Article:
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Old 07-13-11, 05:16 PM   #1
maladroit
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Nishiki 3-speed budget project?

I'm not sure if this is the right forum, but I'm an occasional lurker and I enjoy your discussions here, so I thought I'd ask for your opinions/advice.

I've been riding a Murray 3-speed for a while now, but I've never been happy with its generally creakiness, and now that I've moved to a walk-up, I'm not too happy about the 42 pounds either. I also managed to overtighten the rear axle so that the axle came loose from the hub while riding, and while it seems to work fine now it makes me nervous. (I don't fully understand what happened, but that's another issue.)

So I've been trying to decide what to do next, looking at the overpriced local listings, having appointments cancelled, when I happened to pass by a nice looking frame in my neighborhood, leaning against a rowhouse gate -- missing its rear wheel, seat, and brakes and generally looking sorry. I went back a couple days later and bought it from the older gentleman there for $10. (It took some haggling -- he said I could have it for free, while I countered with $20.)

What do you think? It's a Nishiki Olympic 12, a 1983 based on the serial. Made in Japan, double-butted Tange tubing. And oh, it's light -- the catalog said it shipped at 26 1/2 lbs. Sorry for the low quality photos.



It's about my size, maybe a few cm small.



A couple twigs in the seat tube and some rusted out chipped paint ...



I think the front wheel is original (Sunshine?) and looks to be in good shape.

What I'm thinking is to set it up for comfortable upright riding with an internal gear hub. I am on a budget, so I'm trying to figure out how to do this cheaply.

The puzzler for me is what to do about a rear wheel. Nobody seems to sell new 3 speed hubs in 27 inch wheels, and wheelbuilding seems pretty expensive. It seems like it would cost at minimum $150, probably more, all told. Is that right? Another option is to buy a rusty, low-end cruiser just for the wheel -- if I can find one in 27, I could probably do that for around $75.

Aside from that, I think I need to clean it and build up the rest of the parts. Would steel wool and clear coat work for that bacne-looking top tube? Could I keep the big sprocket for the 3-speed setup? ("Sugino RT" on the crankarm.) And any pointers on how to navigate the universe of widths and threadings I need to fit parts to?

Thanks for any input!
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Old 07-13-11, 07:10 PM   #2
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Why are you trying to force a 3 speed out of it? If the back D works and you can put a tire on the back that fits, plus the rest of the missing parts, just don't shift past the 5th gear. You will actualy get a wider gear range. At least you will be riding and finding out if the bike is worth your time and MONEY.

Welcome to the build !
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Old 07-14-11, 10:31 AM   #3
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Thanks for the reply. Surprising given your handle! I'm not sure why I'm biased against derailleurs. A combination of aesthetics and lack of understanding of physics I think. Also, city traffic. Plus, would I be able to use a chainguard?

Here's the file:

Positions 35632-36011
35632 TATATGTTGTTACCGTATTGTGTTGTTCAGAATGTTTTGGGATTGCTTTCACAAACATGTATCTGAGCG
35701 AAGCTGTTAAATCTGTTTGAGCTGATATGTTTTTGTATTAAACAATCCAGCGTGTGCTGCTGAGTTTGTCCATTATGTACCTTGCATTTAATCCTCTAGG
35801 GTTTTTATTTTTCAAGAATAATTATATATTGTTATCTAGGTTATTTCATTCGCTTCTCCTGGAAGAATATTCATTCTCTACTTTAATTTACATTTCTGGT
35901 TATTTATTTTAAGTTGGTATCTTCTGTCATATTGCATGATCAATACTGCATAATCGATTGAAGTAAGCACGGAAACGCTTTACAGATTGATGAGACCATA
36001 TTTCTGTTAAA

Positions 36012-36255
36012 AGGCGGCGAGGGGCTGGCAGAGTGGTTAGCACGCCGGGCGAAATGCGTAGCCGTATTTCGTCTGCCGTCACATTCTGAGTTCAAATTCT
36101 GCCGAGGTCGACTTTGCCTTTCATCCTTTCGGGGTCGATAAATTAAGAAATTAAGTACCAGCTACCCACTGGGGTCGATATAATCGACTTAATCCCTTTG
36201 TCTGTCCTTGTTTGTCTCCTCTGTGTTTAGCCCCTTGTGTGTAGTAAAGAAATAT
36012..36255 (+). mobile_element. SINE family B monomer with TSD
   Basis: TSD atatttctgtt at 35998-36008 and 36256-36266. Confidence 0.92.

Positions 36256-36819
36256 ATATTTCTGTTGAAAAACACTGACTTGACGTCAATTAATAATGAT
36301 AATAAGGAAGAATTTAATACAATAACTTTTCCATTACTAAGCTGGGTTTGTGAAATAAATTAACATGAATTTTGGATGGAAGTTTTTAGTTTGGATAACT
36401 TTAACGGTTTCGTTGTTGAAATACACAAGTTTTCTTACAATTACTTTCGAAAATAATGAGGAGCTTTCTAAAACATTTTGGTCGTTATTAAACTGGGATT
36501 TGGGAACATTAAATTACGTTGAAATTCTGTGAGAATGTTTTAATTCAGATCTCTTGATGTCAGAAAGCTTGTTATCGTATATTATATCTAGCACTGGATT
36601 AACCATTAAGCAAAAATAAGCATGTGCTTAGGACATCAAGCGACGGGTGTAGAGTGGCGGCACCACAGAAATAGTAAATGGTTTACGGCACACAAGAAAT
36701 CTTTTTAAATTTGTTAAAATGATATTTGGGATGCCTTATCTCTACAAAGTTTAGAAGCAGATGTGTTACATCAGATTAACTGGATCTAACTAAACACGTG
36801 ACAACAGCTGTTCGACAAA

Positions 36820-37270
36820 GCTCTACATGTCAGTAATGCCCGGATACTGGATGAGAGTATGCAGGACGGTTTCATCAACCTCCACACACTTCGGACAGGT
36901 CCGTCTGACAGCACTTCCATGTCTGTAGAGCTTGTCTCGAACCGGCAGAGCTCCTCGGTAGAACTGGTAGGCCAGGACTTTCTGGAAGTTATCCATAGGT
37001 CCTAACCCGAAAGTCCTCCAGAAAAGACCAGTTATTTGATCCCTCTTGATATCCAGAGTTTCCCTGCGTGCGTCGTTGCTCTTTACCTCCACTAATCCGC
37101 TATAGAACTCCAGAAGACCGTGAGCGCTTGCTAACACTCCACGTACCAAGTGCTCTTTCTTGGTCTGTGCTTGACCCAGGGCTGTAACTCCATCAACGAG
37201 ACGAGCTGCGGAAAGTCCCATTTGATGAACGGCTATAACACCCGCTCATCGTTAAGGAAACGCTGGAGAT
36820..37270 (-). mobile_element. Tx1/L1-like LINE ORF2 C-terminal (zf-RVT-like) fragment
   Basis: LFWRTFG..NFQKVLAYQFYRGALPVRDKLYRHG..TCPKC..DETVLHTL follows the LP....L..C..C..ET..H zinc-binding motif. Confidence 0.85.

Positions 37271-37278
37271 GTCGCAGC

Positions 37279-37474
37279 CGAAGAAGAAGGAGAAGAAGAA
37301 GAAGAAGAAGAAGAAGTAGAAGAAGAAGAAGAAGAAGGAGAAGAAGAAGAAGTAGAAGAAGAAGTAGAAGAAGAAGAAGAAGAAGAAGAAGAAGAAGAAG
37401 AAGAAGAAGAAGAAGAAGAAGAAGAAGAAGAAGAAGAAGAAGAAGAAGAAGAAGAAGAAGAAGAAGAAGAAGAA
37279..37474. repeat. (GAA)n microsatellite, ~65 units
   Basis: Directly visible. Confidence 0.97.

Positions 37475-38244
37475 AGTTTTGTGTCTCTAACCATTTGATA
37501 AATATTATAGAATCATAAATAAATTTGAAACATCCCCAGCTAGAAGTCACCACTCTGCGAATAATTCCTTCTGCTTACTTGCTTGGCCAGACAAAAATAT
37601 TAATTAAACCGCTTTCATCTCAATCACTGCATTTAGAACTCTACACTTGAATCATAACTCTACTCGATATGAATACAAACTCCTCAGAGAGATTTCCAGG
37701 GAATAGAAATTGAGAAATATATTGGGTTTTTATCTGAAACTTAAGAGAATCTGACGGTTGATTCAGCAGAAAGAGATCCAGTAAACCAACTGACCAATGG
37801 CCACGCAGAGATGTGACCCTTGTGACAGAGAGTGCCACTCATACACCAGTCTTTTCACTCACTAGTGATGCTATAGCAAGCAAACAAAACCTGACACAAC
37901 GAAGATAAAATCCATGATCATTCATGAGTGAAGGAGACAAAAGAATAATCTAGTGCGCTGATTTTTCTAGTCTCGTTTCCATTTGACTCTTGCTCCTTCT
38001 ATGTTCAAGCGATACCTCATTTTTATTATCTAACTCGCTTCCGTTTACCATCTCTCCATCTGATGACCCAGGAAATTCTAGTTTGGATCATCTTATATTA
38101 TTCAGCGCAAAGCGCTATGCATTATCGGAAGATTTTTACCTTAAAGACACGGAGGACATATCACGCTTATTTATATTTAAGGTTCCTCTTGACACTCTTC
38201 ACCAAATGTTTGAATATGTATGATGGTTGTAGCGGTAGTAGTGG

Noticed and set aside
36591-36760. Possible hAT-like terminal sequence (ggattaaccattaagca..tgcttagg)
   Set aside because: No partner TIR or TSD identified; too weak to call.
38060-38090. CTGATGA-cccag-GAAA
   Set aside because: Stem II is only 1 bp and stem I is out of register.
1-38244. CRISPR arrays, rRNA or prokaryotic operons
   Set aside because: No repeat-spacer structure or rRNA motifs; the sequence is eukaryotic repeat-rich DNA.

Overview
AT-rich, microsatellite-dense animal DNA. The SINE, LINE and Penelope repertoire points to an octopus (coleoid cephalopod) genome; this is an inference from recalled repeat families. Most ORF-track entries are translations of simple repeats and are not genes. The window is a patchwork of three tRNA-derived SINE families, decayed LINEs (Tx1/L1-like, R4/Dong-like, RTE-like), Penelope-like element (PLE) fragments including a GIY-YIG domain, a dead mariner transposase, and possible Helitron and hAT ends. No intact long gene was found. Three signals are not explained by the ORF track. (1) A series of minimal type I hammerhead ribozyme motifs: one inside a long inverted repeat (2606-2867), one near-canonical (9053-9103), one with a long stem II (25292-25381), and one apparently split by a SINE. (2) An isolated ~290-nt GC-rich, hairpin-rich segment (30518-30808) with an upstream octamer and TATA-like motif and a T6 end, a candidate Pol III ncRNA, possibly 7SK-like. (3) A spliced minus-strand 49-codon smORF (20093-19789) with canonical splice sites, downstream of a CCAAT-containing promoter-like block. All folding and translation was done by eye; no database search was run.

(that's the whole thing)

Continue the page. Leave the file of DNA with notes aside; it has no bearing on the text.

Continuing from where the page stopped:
That's a good idea for now, though. Of course, I still have to find a rear wheel...

I'd still be curious whether you or others think it's a worthwhile frame. I'm taking my finding it to be a sign that I should use it.
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Old 07-14-11, 10:49 AM   #4
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the frame sticker says it's double butted cromo tubes.. sounds like a decent frame
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Old 07-14-11, 11:48 AM   #5
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Decent frame, decent parts. Put it back together and ride. SunTour Symmetric shifters + arX derailleurs are nothing to dismiss.
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Old 07-14-11, 12:04 PM   #6
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fixie?
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Old 07-14-11, 01:33 PM   #7
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That is a good bike.
I agreeing with the above, you should get it going just as it is built, for now, and think about your 3speed IGH conversion "long-term".
Parts, wheels etc. will make themselves available, just see.
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Old 07-14-11, 02:48 PM   #8
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Thanks for your input everybody! I'll give the derailleurs a shot. It's been a while -- before the 3-speed, I rode fixed for several years (before I lost my fixation). Of course, if I happen to come across an IGH wheel ...

David, I like your attitude about finding parts. Positive thinking!
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Old 07-14-11, 08:32 PM   #9
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Yes, I think it could be a good frame for your purpose. If it can be made to fit " your " frame without too much compromise to proper riding position.

I know, my handle.... it's more of a statement , not a preference. No matter what I ride usually, I tend to find 3 gears that suit me and stick with them. But I do own and use the Raleighs too !

I mostly want to see another good ol' steel lady back on the road and think maybe you can help her.

Parts will come, road is there already. 3Speedslow
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